Although experts estimate that approximately one in two infants are affected and one in ten need treatment with a cranial helmet, plagiocephaly is a condition which is unfamiliar to many expectant mothers and parents of newborns. Frequently referred to as “flat head syndrome,” plagiocephaly happens when the side of a baby’s head is flattened, resulting in an abnormal head shape. Although it does not impact an infant’s neurological development, a cranial disorder can become permanent if left untreated.
When a child is born, his skull bones are not fused together, so that the brain can grow freely during his first year. As a result, outside pressures such as a mattress, can hinder growth in one area while the brain continues to grow elsewhere. For this reason, the skull often becomes flattened at the area where pressure is applied.
Cranial asymmetry can happen for a number of reasons. Sometimes it occurs in the womb when there is less space in the uterus due to twin or multiple births. Breech births can cause abnormal head shapes due to the unusual position of the baby in the womb. Premature babies are also at risk since their skulls are softer and more susceptible to misshaping than full term babies.
Factors which contribute to craniofacial disorders after a baby’s birth include poor muscle tone, spine abnormalities and torticollis or neck muscle tightness. Torticollis causes a baby’s head to turn to one side, putting him in a single position for an inordinate amount of time.
One of the most commonly cited causes for plagiocephaly is the launch of the “Back to Sleep Campaign,” launched in 1994 by the National Institute of Child Health and Human Development. At the time, there was a strong push for parents to have infants sleep on their backs to reduce the incidence of Sudden Infant Death Syndrome (SIDS). Although this strategy led to a nearly 50% reduction in SIDS cases, it also coincided with a rise in the number of babies with cranial disorders.
In addition, cranial deformities can also result from babies spending too much time spent on their backs during the day in car seats, swings and other baby carriers.
If you believe your baby has a flat area or abnormal head shape, you should consult your pediatrician. While he should examine your baby’s head during each visit, at three months he should measure your baby’s head and look for cranial symmetry. If an asymmetry of 8mm or more is present, you should consult a professional who deals with plagiocephaly such as a licensed orthotist.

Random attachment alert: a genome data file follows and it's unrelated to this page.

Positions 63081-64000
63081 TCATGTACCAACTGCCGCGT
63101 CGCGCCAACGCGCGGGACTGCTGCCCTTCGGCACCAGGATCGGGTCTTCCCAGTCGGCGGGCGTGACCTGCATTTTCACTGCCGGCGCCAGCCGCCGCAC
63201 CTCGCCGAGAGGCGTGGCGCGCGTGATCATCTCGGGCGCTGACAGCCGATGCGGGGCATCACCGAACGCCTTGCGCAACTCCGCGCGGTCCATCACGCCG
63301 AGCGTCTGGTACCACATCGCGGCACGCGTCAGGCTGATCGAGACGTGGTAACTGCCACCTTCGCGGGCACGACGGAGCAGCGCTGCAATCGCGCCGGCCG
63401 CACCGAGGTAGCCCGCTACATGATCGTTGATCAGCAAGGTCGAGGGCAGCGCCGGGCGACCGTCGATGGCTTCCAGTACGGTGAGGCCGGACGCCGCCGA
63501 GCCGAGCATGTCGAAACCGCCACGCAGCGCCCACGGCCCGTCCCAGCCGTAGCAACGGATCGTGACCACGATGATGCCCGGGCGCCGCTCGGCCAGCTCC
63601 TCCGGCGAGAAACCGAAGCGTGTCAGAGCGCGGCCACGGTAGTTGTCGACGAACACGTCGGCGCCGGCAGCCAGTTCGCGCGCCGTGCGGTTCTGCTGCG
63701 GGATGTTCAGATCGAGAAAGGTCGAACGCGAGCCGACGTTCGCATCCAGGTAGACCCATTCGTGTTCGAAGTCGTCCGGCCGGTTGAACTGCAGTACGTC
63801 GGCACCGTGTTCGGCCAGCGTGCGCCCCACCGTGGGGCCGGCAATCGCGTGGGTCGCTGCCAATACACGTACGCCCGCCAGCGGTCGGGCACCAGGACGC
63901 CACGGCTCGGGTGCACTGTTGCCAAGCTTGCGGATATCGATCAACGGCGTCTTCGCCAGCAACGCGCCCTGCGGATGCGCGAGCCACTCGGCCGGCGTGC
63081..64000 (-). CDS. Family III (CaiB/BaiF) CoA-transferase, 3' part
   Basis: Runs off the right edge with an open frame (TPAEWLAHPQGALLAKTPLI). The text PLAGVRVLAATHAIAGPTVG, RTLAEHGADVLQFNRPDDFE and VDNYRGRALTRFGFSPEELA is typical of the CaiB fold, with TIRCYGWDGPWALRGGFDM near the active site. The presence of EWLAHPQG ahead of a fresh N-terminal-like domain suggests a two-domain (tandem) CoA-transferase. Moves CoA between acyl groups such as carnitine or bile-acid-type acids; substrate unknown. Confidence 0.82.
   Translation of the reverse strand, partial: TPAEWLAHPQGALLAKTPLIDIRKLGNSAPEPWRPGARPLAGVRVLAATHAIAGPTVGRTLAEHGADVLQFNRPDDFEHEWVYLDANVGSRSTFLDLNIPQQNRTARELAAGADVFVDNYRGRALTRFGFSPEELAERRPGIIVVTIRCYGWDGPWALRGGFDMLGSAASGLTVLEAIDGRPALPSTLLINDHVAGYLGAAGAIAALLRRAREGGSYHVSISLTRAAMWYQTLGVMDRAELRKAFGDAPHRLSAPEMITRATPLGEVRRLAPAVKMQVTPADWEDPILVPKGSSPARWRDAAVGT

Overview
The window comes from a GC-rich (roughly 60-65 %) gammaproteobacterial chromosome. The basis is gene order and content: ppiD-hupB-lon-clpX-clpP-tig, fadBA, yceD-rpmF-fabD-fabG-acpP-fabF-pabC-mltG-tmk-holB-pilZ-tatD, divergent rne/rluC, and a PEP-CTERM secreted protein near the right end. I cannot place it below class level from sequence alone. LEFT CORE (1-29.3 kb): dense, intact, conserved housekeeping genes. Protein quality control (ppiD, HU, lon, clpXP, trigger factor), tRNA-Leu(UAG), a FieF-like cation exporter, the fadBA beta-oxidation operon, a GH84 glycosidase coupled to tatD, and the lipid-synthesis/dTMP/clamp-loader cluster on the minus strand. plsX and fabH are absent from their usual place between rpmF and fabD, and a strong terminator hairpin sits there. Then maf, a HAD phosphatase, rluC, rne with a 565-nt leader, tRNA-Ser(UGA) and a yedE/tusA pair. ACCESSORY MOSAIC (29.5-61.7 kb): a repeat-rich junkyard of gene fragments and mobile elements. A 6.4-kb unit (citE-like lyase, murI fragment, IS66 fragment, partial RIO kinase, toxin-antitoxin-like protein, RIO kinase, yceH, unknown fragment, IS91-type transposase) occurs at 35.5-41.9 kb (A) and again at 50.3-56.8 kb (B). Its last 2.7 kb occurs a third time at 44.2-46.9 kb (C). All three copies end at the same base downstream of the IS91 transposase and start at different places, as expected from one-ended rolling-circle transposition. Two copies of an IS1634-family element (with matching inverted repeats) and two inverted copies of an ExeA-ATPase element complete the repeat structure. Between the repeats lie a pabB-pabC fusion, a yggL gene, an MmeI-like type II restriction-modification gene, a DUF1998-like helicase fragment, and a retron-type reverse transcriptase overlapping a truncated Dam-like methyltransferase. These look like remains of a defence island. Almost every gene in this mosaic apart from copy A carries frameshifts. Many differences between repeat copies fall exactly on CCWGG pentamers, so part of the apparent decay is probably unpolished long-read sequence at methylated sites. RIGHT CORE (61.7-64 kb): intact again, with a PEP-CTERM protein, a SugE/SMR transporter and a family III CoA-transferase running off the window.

Fortunately, there are noninvasive options which can correct positional plagiocephaly within a matter of months. After examining your baby, an orthotist will recommend a course of treatment. For best results, treatment should take place between four and seven months of age. One of the most common methods is a cranial remolding orthosis such as a STARband cranial helmet. There are a variety of STARband designs which can accommodate different head shapes and circumstances. Once a specific model is chosen, the orthosis is custom-made to the infant.
Basically, a cranial helmet works by keeping contact with the main areas of the head where growth should be restricted and by leaving room for growth in flattened areas. The idea is to force the skull to grow in a more symmetrical fashion. Believe it or not, an infant’s own growth is the key to a successful orthotic treatment program.
Typically, an infant is examined every two to three weeks during a three to four-month course of treatment. Although factors such as the severity of the deformity and individual growth patterns will affect how long a child must wear his helmet, younger infants will generally finish treatment faster than older ones. Luckily, most cranial remolding programs can be accomplished with a single orthosis.
When plagiocephaly happens during childbirth, it will usually resolve itself within a few weeks. Nevertheless, it can also develop as a result of sleeping habits and other practices shortly after a child is born. There are times, however, when the deformity is too severe to resolve on its own. For this reason, it is critical to seek the help of a qualified physician if this condition persists for longer than six weeks. The good news is that, if caught early, there are noninvasive treatments that can resolve the problem quickly and effectively.